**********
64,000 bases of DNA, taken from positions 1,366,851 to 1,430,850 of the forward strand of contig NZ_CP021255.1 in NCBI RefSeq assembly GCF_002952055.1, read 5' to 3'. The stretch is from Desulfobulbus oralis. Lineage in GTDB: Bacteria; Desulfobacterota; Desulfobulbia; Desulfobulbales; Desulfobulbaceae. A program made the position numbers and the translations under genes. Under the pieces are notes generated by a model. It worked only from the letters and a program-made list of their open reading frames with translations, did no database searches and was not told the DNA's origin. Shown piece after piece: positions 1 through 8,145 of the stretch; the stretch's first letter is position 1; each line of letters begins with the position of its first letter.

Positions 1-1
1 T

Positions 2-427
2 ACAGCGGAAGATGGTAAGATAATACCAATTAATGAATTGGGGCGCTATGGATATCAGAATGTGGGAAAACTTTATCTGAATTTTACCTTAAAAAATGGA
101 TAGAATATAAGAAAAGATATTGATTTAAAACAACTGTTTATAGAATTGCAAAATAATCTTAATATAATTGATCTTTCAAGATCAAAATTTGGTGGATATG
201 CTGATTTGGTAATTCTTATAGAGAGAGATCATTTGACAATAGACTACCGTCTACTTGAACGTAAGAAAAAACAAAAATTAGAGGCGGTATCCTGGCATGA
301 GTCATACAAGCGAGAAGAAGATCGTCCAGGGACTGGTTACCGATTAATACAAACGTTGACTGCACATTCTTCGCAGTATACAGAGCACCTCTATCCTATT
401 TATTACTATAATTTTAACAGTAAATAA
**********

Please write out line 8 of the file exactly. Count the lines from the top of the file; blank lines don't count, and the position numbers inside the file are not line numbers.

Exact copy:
301 GTCATACAAGCGAGAAGAAGATCGTCCAGGGACTGGTTACCGATTAATACAAACGTTGACTGCACATTCTTCGCAGTATACAGAGCACCTCTATCCTATT